Eric Fehr re-watched tape of the move he made in overtime Tuesday night against the Boston Bruins — taking a pass near the blue line, tapping the puck ahead to himself, splitting two defenders, then winning a game the Washington Capitals needed to win — and smiled. “A great feeling,” he said. It reminded him of someone he once knew: himself.

“That’s kind of the way I was playing when the team drafted me,” Fehr said Wednesday, almost a decade after he was drafted. “I grew up scoring goals. That’s what I did.”

In a lot of ways, Fehr represents where the Capitals are right now — trying to match expectations with results. He was in the system prior to the last lockout, the one that cost the 2004-05 season, for which the Caps prepared by trading away their best veteran players, each time wanting in return “a prospect and a pick,” as owner Ted Leonsis has said time and again in the years since. It was, the Capitals said, the right way to build a consistent winner.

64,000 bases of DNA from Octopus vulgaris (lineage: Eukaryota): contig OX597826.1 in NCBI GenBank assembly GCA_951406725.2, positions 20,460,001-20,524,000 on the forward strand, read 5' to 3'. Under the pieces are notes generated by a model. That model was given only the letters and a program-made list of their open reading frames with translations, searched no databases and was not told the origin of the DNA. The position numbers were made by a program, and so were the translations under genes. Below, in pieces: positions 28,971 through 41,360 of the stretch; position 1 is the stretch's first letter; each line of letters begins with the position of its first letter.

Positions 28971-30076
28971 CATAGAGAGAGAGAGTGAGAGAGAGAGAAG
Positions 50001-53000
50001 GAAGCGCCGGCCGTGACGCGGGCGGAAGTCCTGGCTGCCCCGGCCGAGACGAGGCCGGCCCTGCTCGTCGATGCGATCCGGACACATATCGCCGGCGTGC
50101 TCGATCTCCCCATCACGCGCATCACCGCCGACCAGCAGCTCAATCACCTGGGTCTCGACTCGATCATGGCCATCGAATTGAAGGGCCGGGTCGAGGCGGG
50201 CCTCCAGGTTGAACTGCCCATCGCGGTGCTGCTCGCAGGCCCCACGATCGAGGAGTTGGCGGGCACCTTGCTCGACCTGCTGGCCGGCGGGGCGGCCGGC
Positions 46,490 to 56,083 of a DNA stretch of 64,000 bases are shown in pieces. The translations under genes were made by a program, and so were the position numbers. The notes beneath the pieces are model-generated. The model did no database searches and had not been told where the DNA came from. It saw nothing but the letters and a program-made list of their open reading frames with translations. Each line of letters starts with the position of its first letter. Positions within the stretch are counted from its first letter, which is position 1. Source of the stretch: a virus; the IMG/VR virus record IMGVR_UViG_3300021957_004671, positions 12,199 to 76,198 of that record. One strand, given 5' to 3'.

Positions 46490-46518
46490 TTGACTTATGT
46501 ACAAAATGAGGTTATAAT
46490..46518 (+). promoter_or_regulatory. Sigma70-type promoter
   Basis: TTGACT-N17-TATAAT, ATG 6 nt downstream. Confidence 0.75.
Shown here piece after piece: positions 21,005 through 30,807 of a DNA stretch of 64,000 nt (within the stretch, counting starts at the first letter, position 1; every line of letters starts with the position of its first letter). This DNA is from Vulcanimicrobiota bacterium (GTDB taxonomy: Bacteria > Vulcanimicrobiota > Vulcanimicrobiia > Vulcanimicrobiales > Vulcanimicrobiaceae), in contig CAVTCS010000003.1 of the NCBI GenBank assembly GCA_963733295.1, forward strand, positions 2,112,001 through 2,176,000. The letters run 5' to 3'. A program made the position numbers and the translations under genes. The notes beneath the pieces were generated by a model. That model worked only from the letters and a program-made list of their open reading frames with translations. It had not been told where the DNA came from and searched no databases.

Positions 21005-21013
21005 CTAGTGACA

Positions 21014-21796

Fehr, a first-round pick in 2003, was part of the building. He grew up in the Capitals system with Mike Green, with Brooks Laich, with the guys who were supposed to make up the core of the franchise then and now. The team won the Presidents’ Trophy in 2009-10, when Fehr was one of seven Capitals to score at least 20 goals.